This is a reanimation of the Vicaribus blog as lived by Miro Kazakoff and Ehren Foss in 2004 and 2005.
The photos may be spotty.
Campfire French Onion Soup
Posted by Miro recipes
Iíve always thought all French cooking, particularly bistro fare, required tremendous precision and skill. I found this recipe to be surprisingly easy (if time consuming, to caramelize the onions) and forgiving of the fact that I had to stop and start it several times.
I began cooking under the 405 overpass in Portland.
1) I cut up three large onions into roughly ľ inch thick slices. Some I cut into half moons and some into quarter moons. The half moons looked to big, but when they reduced down it was fine. I find chopping very Zen.
2) I pulled out my thick non-stick sauce pot. Itís a little small for soup making, but I think a non-stick pot is crucial to this recipie
3) Stuffed the onions into the pot, liberally sprinkling salt as I went to help pull out the moisture. I had to shove the lid down to get it all to fit.
4) Cooked on high for a long time. Hereís the part I was nervous about, but turned out to be fine. This process cooks out most of the water and sulfides in the onions (sulfides give onions their bite and chef blinding qualities). As the water reduces, most of whatís left is sugar. Under heat, sugar breaks down into hundreds of different compounds. The process is called caramelization and we know it by the brown color sugar takes on when it turns to caramel. In making candy itís easy to burn the caramel. In making French Onion Soup, burning some of the onions doesnít really hurt things. The onions at the very bottom on this pot were plenty burnt when the whole mixture was turning lightly brown. Turned out not to be a problem. I could have even waited till the whole thing was browner.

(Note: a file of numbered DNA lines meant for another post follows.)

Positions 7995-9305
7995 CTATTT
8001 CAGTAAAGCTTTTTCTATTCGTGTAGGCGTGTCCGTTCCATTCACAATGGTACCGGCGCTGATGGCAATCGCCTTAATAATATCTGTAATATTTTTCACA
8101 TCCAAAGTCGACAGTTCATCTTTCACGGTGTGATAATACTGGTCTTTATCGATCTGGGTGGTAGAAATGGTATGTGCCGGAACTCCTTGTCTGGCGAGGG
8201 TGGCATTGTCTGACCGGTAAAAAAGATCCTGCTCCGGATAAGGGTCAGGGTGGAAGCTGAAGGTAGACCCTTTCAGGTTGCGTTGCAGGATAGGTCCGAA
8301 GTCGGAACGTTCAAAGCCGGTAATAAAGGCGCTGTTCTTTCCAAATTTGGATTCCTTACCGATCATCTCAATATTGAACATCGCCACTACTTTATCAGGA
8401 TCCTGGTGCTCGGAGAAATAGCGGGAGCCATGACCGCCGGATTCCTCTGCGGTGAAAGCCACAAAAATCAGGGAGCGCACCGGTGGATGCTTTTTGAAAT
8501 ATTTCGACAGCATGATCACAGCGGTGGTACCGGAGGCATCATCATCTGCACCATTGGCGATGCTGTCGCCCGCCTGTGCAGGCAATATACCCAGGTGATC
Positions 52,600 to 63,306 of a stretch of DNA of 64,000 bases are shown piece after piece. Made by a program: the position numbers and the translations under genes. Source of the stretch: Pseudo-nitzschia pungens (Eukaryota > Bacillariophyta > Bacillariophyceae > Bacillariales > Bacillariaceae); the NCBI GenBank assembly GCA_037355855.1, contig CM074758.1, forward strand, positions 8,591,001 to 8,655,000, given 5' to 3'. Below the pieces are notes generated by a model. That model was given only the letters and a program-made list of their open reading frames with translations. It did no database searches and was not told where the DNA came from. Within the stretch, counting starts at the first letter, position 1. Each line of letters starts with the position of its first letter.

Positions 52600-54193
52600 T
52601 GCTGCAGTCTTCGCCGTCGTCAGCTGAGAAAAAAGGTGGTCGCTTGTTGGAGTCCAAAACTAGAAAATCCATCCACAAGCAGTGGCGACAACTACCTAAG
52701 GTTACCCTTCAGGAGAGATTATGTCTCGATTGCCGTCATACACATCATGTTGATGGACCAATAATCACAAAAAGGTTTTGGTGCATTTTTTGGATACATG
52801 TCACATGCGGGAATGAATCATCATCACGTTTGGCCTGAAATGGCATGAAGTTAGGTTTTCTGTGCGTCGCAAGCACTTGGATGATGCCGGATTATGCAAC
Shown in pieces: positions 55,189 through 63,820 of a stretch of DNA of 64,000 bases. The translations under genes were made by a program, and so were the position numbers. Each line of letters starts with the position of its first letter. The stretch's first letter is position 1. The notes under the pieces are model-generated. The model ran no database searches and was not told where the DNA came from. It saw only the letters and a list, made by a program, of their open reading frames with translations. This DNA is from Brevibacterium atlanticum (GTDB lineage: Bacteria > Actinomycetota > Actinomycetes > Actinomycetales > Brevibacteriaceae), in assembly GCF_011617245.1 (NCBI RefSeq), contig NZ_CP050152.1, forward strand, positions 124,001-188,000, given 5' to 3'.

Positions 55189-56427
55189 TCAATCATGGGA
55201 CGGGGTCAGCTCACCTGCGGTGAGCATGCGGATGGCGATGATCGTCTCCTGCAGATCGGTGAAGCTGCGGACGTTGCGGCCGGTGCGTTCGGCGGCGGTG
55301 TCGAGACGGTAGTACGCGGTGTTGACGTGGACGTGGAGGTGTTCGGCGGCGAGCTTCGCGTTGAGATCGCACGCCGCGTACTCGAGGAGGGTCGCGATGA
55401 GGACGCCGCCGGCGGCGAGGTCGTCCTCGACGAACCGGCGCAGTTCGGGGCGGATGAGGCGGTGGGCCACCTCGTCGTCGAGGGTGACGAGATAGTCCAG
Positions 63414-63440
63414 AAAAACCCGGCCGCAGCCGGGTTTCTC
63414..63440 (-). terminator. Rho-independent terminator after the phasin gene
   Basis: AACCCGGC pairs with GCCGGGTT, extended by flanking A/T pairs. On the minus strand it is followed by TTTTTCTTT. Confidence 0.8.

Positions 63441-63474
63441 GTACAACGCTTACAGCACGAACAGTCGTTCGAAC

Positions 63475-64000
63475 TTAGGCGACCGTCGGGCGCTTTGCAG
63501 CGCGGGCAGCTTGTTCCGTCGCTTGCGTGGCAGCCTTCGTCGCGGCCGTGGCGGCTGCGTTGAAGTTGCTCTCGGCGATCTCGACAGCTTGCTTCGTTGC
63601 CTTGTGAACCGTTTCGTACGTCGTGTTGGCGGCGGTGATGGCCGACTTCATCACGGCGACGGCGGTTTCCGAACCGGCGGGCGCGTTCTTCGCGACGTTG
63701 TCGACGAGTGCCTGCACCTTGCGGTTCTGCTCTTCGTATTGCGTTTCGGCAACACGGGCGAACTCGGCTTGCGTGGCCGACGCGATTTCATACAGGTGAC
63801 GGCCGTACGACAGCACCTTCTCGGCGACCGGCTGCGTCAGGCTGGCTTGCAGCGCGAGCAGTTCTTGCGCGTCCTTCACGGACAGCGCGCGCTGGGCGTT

5) Dumped about half a bottle of the cheapest Riesling I could find at the WinnCo over the onions. I turned the heat up on high and scrapped all the burnt onion parts off the bottom of the pot. This turned the mixture nicely brown. The whole thing is supposed to reduce to a syrupy quality, but we had to hit the road to meet up with Sean & Rana so I stowed the pot in the sink
6) Once weíre at camp, I reduce the wine and onions to syrup. I throw in a can off beef stock, a cup of some chicken stock I made from the smoked chicken at Brennaís house, and a cup of water since the chicken stock is so thick, itís jelly at room temperature.
7) The whole thing is pretty tasty but too sweet. I hit it with about a tablespoon of distilled white vinegar. Sherry vinegar would have been better, but vinegar makes me nervous in general. I probably should have put in more too.
8) For seasoning I simmer the whole thing with a Bay leaf and some dried parley. Theyíre about the only French herbs I have on hand. I found some thyme later, but decided against it.
9) Traditionally, French Onion Soup is served with toasted bread and a layer of melted cheese in those silly ceramic bowls that you only see used to serve French Onion Soup. The bus doesnít carry ceramic bowls, French cheese or even nice bread. So I fired up the oven and toasted a couple of hamburger buns. I was planning to melt some of our Monterey Jack in the oven on top of the toasted buns and just drop them in the soup, buttoasting the buns finished off the propane supplies.
10) There was an abortive attempt to get a fire going, but the Pacific Northwestís near continual rainfall extinguished Ehrenís attempts (despite the liberal use of lighter fluid). Sean suggested broiling the cheese by laying foil over the cheese and buns and putting hot coals from the fire on top (apparently, thatís the secret to campfire pizza).
11) I end up warming the soup inside the bus with Seanís campfire stove. It gets ladled into the bowls over the hamburger buns and cheese. The heat was more than enough to melt the cheese.
Assessment: Very tasty, surprisingly easy, use more acid (i.e. like vinegar) next time.